Under West Virginia law, a person who knowingly and willfully threatens to commit a terrorist act, with or without the intent to commit the act, is guilty of a felony. The penalty is a $5,000.00 to $25,000.00 fine, incarceration of one to three years, or both a fine and incarceration.
Like other states, West Virginia enacted the Terroristic Act Statute in direct response to the events that occurred on September 11, 2001. The aim of the Terroristic Act Statute is to thwart and/or punish future instances of qualifying acts of terrorism. This raises the question of what type of conduct rises to the level of a terroristic act.
W. Va. Code § 61-6-24(a)(3) defines “terroristic act” as an act that is:
(A) Likely to result in serious bodily injury or damage to property or the environment; and
(B) Intended to:
- (i) Intimidate or coerce the civilian population;
- (ii) Influence the policy of a branch or level of government by intimidation or coercion;
- (iii) Affect the conduct of a branch or level of government by intimidation or coercion; or
- (iv) Retaliate against a branch or level of government for a policy or conduct of the government.
Although the term “terroristic act” should be used in the most natural and obvious context, the Terroristic Act Statute has been used over the years to overcharge criminal defendants. The West Virginia Supreme Court recently handed down a decision that clarified the purpose and intent of the Terroristic Act Statute.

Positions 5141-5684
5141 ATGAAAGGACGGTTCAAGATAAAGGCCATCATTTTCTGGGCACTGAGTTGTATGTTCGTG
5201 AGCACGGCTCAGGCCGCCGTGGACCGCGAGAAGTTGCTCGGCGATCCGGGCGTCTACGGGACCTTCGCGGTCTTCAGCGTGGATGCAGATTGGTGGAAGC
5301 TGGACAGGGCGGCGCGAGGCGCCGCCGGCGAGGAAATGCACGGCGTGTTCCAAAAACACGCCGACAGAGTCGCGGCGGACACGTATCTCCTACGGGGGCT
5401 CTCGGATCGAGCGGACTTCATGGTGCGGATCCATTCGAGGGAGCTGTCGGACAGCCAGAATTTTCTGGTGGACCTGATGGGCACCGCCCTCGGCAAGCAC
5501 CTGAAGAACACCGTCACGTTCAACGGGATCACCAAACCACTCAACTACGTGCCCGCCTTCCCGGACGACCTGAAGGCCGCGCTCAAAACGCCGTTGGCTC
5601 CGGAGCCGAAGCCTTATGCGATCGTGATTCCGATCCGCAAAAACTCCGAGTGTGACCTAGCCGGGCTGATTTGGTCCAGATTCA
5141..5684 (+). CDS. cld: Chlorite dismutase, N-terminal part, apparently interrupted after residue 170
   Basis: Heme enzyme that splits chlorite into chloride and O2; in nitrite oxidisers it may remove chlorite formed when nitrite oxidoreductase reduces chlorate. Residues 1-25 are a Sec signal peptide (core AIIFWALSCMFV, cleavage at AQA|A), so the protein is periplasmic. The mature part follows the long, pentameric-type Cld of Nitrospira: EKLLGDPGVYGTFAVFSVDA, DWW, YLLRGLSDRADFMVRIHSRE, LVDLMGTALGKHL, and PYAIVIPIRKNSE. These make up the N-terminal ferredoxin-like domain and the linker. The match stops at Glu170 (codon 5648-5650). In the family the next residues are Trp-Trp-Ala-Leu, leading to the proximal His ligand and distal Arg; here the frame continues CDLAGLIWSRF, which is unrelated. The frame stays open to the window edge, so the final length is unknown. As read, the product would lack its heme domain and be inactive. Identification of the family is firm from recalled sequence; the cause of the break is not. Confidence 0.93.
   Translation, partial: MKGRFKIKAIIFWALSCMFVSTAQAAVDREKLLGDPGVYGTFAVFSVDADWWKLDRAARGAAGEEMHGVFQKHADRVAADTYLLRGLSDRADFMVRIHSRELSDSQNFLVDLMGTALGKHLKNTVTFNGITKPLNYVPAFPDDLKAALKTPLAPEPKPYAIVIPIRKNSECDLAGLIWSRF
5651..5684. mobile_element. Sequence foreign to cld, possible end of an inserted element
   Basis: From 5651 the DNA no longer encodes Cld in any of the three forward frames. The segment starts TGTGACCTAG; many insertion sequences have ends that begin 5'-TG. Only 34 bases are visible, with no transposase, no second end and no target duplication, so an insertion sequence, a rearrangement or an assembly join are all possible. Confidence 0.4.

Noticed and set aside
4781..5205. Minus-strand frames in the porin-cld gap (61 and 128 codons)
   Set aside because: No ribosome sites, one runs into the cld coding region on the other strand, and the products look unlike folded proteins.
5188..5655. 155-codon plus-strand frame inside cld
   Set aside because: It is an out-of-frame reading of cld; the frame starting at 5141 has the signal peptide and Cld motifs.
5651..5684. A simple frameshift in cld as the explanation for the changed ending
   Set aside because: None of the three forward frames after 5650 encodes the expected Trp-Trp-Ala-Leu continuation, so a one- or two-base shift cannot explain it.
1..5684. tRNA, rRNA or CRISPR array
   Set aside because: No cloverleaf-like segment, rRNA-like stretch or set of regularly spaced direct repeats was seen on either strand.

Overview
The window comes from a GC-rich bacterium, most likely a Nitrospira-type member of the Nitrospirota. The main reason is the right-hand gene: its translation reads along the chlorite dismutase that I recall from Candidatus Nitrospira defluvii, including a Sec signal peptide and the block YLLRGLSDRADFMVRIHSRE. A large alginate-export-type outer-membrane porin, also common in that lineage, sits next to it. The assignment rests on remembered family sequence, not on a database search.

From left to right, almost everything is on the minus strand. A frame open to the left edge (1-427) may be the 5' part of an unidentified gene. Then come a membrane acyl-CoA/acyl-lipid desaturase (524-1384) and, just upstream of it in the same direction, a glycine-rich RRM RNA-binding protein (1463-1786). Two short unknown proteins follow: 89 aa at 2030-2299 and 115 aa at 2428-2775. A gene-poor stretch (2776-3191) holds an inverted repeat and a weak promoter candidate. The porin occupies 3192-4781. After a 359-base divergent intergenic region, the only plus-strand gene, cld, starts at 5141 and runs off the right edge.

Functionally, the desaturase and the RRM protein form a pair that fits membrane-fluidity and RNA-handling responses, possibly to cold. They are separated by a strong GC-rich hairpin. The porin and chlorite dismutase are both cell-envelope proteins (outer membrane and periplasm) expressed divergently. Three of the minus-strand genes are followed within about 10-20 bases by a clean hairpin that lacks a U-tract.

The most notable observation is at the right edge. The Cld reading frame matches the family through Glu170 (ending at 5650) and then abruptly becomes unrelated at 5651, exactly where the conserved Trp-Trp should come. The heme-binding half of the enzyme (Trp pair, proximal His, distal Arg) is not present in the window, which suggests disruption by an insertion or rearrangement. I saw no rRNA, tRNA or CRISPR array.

In State v. Yocum, the defendant was arrested for domestic battery and petit larceny. While handcuffed in the back of the patrol car, the defendant made a derogatory comment about the police officer’s family. As a result of the comment, the defendant was charged with a felony under the Terroristic Act Statute.
In overturning the defendant’s conviction, the Court held that defendant’s comments are still required to satisfy the Legislature’s intent in proscribing threats directed at and intended to affect the conduct of a branch or level of government by means of intimidation or coercion. Thus, a threatening comment directed at an individual police officer does not rise to the level of a terroristic act.
The Moore Law Firm, PLLC has successfully defended two criminal defendants who have been charged with felony offenses under the Terroristic Act Statute. The first case resulted in a jury acquittal of all criminal charges. The criminal charges in the second case were completely dismissed following plea negotiations with the prosecuting attorney.